Tuesday, July 22, 2008

Generation Kill

HBO has created some great mini-series in its history, Band of Brothers being the most memorable. Generation Kill is along the same lines- let's follow a tightly knit group of men through wartime. This time they are volunteers, are fighting a different foe, and have politicians pecking at the back of their necks at every turn.

I watched the first episode with Iraq Vet and rampaging devil dog Darth Milk last week. He was in boot camp when we invaded, having joined shortly after 9/11 and before the Iraq War was a foregone conclusion. We were making headway in Afghanistan, the world was on our side. 4,000 American lives and 30,000 American limbs later, we can look at the war hopefully in hindsight, and see the roots of "the insurgency," and if lack of planning helped planted the seeds. The book Generation Kill by Evan Wright does not pontificate but just shows the invasion from the soldier's perspective and airs their frustrations.

We meet the usual cast of characters- our fighting Marines, their elite Force Recon units, the tip of the spear for Operation Iraqi Freedom. They are sitting idle in Kuwait, waiting for the other shoe to drop. They are under supplied and know it- when the PX has stuff they need, they are only allowed to buy so many. Batteries for the Night Vision goggles were the chronic problem, not to mention the lack of body armor, armor for the Humvees, and so on. Milky corroborated the portrayal of the base and said it was so authentic that he felt like he was back there.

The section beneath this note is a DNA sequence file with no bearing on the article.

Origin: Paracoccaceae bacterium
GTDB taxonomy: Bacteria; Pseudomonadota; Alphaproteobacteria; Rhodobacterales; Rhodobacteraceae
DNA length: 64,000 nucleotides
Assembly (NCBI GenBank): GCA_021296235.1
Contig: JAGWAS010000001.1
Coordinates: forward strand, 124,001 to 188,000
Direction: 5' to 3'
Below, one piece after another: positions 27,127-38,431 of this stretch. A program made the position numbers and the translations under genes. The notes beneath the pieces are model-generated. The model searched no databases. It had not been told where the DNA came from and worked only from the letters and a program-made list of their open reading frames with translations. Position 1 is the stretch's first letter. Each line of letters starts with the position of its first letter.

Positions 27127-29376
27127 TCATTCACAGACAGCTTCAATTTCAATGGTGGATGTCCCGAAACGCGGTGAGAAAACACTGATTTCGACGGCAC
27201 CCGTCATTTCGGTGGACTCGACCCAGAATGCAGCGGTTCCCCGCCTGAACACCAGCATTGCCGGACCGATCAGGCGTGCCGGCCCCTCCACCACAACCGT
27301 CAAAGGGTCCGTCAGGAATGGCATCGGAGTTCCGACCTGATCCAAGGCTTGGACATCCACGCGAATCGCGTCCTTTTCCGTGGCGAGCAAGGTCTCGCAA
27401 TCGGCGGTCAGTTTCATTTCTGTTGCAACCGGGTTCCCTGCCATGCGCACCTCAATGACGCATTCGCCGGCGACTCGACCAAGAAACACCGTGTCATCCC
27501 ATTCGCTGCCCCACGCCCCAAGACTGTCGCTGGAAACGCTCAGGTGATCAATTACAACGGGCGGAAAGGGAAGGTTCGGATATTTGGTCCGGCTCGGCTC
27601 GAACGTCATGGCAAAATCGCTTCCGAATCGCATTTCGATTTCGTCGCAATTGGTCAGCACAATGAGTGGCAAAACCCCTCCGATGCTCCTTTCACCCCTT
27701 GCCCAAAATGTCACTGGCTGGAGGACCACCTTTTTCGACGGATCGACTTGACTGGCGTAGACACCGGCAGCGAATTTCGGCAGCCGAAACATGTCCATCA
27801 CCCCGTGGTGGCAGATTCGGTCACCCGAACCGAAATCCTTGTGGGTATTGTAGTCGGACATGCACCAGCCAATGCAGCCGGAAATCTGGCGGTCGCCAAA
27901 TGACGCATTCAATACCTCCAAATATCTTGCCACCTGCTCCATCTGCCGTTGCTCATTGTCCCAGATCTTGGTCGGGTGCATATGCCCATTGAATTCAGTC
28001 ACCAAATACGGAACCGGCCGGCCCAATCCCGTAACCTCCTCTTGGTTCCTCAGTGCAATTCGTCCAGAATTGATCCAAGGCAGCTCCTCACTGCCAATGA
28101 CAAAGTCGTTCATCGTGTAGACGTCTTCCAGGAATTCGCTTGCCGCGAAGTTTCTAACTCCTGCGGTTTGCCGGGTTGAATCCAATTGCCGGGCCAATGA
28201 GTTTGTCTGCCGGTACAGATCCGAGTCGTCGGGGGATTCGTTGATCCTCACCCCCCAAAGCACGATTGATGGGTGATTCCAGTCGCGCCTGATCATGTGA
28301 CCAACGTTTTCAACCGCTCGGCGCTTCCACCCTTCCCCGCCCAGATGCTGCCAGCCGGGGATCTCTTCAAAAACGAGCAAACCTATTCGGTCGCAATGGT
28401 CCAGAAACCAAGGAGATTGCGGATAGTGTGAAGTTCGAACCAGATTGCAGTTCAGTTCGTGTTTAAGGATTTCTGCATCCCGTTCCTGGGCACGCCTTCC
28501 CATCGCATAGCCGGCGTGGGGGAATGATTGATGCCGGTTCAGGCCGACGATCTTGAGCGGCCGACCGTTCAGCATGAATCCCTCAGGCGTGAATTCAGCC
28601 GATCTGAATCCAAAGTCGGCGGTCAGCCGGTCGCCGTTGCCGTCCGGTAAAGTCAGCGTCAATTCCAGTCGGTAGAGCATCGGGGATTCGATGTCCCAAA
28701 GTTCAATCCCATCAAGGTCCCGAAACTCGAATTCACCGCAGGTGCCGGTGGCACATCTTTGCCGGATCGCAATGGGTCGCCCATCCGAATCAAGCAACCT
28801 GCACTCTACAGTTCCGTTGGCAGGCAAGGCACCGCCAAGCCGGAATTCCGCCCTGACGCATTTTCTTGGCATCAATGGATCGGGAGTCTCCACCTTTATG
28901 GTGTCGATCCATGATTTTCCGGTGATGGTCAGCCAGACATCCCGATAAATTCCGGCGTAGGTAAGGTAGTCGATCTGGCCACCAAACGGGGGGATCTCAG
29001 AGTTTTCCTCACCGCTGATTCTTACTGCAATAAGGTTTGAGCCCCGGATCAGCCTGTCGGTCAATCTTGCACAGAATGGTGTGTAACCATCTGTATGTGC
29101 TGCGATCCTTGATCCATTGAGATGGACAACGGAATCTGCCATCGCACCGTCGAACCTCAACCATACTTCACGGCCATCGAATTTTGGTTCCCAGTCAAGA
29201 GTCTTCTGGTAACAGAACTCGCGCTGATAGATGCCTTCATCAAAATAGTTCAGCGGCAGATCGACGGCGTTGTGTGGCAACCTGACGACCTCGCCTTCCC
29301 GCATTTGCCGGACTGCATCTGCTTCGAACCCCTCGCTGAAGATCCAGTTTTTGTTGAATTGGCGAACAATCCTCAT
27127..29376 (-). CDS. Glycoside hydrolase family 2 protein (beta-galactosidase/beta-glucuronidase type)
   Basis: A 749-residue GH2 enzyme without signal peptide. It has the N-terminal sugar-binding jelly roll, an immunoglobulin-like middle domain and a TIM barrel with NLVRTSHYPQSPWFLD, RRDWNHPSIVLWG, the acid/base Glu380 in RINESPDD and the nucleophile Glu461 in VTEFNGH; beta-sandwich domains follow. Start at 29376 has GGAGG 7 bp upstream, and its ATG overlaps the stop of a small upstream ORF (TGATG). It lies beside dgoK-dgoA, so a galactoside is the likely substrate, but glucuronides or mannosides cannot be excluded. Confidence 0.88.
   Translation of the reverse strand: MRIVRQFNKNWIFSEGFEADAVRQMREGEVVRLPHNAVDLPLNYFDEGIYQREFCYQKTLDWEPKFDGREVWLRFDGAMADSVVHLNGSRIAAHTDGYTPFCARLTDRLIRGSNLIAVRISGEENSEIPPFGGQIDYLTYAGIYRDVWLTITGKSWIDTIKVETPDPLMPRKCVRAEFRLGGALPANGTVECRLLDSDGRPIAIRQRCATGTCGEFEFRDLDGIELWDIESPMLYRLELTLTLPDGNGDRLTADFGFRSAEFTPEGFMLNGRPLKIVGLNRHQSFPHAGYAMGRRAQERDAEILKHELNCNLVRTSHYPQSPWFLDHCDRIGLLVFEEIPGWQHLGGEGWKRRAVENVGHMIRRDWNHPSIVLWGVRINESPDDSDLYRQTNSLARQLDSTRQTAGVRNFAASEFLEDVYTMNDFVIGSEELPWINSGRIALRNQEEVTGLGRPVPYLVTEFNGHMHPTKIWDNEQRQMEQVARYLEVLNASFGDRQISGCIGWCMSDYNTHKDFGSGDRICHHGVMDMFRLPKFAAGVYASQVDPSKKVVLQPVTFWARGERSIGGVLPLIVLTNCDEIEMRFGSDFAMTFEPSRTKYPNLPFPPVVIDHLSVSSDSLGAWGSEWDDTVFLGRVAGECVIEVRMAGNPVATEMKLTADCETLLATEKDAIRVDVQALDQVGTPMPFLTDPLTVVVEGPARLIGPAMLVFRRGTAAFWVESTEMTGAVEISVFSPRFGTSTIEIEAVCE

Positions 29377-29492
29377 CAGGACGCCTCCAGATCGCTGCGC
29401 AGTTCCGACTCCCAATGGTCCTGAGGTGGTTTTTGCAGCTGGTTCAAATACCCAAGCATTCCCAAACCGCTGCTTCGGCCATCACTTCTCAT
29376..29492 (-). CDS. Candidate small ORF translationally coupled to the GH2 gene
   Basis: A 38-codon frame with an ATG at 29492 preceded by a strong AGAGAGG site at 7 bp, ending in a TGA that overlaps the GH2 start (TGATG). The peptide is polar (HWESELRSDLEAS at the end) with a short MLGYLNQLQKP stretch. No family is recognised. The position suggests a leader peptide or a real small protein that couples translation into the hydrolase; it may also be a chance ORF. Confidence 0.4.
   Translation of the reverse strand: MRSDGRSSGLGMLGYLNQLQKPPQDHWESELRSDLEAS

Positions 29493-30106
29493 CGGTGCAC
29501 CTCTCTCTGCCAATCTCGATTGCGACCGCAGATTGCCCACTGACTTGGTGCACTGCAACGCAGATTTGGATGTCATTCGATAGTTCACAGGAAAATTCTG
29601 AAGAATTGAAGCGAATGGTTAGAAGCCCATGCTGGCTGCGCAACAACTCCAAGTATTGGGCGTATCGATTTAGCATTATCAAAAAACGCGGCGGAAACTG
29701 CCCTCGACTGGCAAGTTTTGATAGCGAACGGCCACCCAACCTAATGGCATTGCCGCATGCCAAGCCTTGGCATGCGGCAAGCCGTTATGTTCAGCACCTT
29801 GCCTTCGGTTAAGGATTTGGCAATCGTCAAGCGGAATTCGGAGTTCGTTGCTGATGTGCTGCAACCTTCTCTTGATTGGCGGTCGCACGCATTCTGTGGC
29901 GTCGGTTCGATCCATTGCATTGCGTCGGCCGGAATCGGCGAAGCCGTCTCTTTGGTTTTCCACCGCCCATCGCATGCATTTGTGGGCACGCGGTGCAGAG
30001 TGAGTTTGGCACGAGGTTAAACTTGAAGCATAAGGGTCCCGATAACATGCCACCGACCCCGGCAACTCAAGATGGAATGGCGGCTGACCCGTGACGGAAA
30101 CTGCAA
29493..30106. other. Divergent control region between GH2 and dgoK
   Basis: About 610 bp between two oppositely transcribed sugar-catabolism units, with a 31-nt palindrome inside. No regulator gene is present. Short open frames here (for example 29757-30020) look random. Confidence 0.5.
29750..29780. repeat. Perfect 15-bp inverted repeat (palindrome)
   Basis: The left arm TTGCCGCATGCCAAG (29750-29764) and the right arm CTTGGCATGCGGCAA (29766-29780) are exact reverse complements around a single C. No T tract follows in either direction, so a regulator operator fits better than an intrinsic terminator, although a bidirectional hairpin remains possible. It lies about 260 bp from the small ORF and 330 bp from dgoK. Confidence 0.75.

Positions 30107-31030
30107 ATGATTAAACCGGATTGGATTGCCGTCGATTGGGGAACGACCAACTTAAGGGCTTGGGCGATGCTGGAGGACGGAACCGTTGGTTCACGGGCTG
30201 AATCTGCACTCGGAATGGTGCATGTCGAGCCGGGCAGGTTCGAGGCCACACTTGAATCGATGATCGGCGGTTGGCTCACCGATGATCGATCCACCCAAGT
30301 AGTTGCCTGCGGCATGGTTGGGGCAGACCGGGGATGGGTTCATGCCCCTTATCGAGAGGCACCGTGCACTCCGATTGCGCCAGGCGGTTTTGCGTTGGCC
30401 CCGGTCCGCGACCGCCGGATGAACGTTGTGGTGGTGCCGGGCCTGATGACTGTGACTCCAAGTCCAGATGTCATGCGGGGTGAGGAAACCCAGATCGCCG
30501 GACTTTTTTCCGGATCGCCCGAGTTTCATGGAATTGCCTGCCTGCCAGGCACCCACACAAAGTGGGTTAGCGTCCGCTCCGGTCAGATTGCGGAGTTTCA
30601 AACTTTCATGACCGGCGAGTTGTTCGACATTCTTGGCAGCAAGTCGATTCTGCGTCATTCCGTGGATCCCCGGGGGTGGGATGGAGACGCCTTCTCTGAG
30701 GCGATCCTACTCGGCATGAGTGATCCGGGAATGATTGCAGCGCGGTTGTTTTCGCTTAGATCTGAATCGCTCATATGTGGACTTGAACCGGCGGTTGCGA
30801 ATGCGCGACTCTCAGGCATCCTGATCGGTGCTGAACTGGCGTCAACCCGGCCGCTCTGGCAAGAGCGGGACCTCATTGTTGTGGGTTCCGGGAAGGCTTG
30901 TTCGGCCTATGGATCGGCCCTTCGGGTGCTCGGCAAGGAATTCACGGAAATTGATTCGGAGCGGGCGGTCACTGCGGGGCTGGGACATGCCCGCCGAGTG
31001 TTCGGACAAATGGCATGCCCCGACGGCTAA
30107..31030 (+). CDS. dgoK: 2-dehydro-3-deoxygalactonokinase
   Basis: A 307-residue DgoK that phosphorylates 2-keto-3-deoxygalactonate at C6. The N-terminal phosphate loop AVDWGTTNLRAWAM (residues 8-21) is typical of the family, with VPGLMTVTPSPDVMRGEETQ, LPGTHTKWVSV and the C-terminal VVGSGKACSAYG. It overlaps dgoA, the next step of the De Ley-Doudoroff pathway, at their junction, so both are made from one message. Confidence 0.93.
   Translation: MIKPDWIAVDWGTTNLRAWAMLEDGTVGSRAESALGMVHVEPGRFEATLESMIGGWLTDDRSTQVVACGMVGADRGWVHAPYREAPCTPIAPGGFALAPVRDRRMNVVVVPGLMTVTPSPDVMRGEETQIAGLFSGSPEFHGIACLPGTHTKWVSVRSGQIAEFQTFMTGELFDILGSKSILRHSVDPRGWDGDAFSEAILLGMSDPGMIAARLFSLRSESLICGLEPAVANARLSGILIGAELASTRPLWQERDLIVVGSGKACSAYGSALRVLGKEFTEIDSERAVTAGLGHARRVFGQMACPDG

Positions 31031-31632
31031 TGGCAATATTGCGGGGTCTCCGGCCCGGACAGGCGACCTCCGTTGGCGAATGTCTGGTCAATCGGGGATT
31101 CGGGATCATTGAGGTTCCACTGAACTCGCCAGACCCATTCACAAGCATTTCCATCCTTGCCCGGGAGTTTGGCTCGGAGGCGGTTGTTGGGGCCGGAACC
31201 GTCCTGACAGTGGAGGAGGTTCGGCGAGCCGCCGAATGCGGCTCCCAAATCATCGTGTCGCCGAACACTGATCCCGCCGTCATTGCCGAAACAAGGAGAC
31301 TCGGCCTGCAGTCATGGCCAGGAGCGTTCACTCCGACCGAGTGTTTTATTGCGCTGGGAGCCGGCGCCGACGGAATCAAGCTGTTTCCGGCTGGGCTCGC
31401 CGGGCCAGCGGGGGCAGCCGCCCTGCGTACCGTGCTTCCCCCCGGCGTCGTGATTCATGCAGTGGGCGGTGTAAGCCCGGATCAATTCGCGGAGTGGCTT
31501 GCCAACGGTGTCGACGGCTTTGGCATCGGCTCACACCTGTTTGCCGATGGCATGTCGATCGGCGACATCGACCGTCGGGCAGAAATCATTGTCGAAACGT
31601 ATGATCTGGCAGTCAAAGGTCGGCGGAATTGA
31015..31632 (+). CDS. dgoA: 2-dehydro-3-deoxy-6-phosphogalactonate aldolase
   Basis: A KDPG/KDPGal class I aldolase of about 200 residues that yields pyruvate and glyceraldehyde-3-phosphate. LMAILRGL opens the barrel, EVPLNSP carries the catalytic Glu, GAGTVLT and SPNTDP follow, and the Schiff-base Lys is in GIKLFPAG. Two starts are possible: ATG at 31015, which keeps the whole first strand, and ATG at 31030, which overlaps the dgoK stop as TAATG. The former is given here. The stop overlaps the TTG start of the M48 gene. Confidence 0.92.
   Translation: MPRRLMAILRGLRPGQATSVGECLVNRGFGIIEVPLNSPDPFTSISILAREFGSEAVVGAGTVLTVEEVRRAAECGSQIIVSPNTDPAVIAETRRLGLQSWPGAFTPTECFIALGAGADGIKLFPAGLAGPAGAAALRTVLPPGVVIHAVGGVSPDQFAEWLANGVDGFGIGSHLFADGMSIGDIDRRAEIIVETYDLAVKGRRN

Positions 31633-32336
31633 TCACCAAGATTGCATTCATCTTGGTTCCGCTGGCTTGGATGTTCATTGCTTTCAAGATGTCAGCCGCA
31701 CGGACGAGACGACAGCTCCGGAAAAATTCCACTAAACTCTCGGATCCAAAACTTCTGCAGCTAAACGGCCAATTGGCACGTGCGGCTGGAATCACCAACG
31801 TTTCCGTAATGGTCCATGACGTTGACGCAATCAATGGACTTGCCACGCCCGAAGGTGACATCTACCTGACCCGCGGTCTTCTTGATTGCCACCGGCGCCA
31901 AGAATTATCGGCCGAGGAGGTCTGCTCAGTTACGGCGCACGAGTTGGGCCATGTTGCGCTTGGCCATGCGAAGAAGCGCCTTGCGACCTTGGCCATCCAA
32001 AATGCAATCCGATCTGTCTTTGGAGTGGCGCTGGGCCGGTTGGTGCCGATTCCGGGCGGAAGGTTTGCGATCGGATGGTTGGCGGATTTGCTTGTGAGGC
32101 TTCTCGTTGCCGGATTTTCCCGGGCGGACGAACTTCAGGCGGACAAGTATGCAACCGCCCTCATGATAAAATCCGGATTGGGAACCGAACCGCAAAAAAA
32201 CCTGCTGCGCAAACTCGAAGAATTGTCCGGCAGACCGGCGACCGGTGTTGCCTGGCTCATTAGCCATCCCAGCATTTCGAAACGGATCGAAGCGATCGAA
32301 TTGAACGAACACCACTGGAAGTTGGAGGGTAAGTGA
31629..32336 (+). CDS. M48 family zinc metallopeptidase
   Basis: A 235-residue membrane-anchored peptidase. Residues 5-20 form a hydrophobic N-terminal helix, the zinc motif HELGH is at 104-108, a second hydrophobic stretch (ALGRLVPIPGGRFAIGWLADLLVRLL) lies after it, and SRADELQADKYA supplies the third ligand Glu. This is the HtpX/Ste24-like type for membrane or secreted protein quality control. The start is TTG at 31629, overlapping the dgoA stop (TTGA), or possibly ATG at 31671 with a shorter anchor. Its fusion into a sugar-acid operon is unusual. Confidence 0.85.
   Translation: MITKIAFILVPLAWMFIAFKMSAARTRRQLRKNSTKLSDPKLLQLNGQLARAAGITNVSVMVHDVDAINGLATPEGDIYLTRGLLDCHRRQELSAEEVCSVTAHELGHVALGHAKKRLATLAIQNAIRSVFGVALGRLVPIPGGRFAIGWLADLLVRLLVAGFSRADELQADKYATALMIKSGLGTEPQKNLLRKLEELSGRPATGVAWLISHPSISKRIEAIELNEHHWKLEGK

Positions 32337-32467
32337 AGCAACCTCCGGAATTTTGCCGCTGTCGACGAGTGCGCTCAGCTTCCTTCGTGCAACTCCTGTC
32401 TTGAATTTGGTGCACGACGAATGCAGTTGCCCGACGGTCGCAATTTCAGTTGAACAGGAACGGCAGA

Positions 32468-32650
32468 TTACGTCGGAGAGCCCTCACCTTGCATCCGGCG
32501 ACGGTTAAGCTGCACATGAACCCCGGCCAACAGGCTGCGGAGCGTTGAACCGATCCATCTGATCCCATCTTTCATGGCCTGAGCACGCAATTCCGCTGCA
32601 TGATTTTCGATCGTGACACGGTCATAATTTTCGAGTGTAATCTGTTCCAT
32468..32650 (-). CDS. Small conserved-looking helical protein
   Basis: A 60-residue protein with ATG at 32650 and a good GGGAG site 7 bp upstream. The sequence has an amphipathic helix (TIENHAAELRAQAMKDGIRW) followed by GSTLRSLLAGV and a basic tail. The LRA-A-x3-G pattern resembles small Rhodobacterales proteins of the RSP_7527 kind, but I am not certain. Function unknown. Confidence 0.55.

The first episode introduces us to our motley crew and Marine culture- offending each other, playful homoerotica, the "moto" guys who do PT runs in gas-masks with rocks in their packs to simulate full gear, the sticklers for operational rules like having your shirt tucked in even if you're working on a busted Hummer they expect you to win wars with. The bootleg porn, the ripoffs of having to pay $10 for fast food trucked in as a relief from the mess hall slop and MRE monotony. How the Charms candies are bad luck.
Lance Corporal Milky and his M-41 Battle Gourd

Evan Wright, the embedded Rolling Stone reporter who wrote the book this is based on, is played by Lee Tergesen, who's bopped around television and minor movie roles. He looks damned familiar, but the only things IMDb has him in that 've seen recently are Wayne's World, Monster and one of the worst "Masters of Horror" episodes in that scattershot series. He looks the role and will be the audience surrogate among the hardcore fighting men. HBO has definitely lavished the series with cash and I had no problem believing they were in Iraq. Actually they're in Namibia and South Africa. I can't imagine the military being too cooperative with this, but Milky said they even had the boxes of water rations right.

HBO is doing things right- John Adams may not have been the most riveting story, but it was worth watching for the performances. And the open length, running from 75 to 90 minutes, suits the mini-series better.




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